Jackson and his wife return from South Africa to the Glasgow tenements where they used to live. Keen to show his financial success, Jackson finds that he does not have much in common with his old community.
Why does Jackson want to visit the tenements where he used to live?
To show off his wealth
To see how the place had developed
To catch up with old friends
What do the gang of youths refer to Jackson as?
What signals a change in Jackson's wife's mood?
Arriving in the hotel
Getting in the car safely
Going home to South Africa
Which of these descriptions best reflects the way the tenements and surrounding area are portrayed?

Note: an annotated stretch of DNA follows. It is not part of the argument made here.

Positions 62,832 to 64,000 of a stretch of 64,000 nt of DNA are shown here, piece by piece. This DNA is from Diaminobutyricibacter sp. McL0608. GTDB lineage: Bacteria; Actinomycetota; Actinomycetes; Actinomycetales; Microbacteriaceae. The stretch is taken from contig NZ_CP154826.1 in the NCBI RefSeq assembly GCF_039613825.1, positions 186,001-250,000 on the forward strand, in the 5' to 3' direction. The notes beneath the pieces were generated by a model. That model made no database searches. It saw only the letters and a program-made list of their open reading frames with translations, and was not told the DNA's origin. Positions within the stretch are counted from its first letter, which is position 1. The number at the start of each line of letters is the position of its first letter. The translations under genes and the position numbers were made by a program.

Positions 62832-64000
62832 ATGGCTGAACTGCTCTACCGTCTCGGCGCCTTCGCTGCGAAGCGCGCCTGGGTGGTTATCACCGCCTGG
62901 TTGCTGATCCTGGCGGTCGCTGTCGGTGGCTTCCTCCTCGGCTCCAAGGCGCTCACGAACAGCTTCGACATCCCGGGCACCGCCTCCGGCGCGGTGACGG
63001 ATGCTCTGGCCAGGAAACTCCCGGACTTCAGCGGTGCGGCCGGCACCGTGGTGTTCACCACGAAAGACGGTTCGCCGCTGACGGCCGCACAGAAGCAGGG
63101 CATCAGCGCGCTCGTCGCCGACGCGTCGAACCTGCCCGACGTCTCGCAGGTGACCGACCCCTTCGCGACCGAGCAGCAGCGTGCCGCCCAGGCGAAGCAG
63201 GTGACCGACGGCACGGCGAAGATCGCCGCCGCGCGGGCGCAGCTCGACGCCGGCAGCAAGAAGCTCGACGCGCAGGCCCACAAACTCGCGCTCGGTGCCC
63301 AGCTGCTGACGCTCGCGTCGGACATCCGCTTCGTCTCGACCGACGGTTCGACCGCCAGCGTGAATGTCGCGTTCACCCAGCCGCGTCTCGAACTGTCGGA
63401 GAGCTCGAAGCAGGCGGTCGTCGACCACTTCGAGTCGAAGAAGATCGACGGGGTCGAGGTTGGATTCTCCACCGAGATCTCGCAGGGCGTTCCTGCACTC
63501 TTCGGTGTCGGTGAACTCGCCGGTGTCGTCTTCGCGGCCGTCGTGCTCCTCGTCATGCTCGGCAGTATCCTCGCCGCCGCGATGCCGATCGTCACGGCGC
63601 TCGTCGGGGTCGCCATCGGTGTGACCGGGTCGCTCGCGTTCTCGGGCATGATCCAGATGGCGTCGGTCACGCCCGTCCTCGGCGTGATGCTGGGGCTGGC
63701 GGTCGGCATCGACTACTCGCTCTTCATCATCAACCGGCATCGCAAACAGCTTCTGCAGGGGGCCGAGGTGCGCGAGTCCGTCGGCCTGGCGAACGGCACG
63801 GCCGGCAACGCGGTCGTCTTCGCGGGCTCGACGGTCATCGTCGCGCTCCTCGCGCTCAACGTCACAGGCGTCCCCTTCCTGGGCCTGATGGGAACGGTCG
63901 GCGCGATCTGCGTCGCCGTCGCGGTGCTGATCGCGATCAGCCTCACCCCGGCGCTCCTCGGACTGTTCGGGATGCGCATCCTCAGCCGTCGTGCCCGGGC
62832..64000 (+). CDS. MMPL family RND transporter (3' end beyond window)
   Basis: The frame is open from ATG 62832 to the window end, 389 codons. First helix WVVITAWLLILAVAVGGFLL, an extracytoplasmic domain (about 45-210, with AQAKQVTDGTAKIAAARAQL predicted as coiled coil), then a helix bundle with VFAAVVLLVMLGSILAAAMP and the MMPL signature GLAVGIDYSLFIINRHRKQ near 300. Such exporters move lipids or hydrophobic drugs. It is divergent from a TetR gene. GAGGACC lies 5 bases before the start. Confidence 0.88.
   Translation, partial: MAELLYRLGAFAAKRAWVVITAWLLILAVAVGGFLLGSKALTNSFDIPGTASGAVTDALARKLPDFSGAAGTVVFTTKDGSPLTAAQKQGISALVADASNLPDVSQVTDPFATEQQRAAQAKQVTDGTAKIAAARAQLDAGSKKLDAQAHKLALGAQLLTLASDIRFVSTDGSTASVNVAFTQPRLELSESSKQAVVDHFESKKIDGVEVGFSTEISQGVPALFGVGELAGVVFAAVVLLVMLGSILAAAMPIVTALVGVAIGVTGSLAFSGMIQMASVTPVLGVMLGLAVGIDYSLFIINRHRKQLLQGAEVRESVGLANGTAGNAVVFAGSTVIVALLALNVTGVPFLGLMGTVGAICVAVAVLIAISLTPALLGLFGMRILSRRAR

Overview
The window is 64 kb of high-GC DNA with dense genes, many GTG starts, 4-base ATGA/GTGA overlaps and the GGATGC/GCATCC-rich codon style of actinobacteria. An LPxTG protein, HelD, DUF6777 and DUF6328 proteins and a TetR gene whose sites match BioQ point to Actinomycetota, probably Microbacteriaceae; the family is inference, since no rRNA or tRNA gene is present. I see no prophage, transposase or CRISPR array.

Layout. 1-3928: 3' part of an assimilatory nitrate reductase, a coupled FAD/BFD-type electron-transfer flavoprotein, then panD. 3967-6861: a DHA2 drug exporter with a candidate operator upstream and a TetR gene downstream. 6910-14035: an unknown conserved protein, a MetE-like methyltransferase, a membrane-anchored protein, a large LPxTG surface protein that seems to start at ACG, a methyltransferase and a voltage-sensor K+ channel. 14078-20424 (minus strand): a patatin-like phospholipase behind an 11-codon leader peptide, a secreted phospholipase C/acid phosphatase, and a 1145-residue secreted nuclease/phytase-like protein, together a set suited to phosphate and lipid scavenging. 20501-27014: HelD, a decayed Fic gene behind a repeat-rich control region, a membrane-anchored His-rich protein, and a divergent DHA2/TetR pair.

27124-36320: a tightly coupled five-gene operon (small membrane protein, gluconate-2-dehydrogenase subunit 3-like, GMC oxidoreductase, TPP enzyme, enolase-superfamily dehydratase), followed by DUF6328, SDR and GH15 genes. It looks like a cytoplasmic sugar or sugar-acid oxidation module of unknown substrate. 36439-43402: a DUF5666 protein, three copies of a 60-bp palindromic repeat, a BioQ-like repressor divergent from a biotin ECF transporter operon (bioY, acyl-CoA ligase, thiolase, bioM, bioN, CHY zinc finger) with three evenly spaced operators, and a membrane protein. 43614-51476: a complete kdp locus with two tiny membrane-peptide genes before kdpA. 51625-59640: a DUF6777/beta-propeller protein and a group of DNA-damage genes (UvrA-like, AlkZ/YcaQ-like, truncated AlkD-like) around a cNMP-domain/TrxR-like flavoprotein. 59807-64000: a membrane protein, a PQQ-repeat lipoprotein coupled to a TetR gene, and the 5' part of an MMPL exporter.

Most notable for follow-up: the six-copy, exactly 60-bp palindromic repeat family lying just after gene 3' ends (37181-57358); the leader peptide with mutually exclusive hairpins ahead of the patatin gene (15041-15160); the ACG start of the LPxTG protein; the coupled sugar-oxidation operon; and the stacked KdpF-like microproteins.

Spirited and vibrant
Colourful and united
Bleak and run down
What do Jackson's references to South Africa's Apartheid system suggest?
That he now views the world with similar racist and prejudiced attitudes
That it shows the positives of Glasgow society
That he likens the injustice in Glasgow to that of South Africa
How does Jackson feel about the Scots words that he, on occasion, uses?
He feels proud
He feels uncomfortable
He feels nostalgic
What is used to symbolise Jackson's wife's sense of superiority?
Her fur coat
Her gold watch
What had the old picture houses been mostly converted into?
What does Mr Jamieson's aggression suggest about what the community used to be like?
Determined to seek justice for all
Silent in complicity
Involved in deliberate aggression
Which of these is not a central theme in the text?
Erosion of community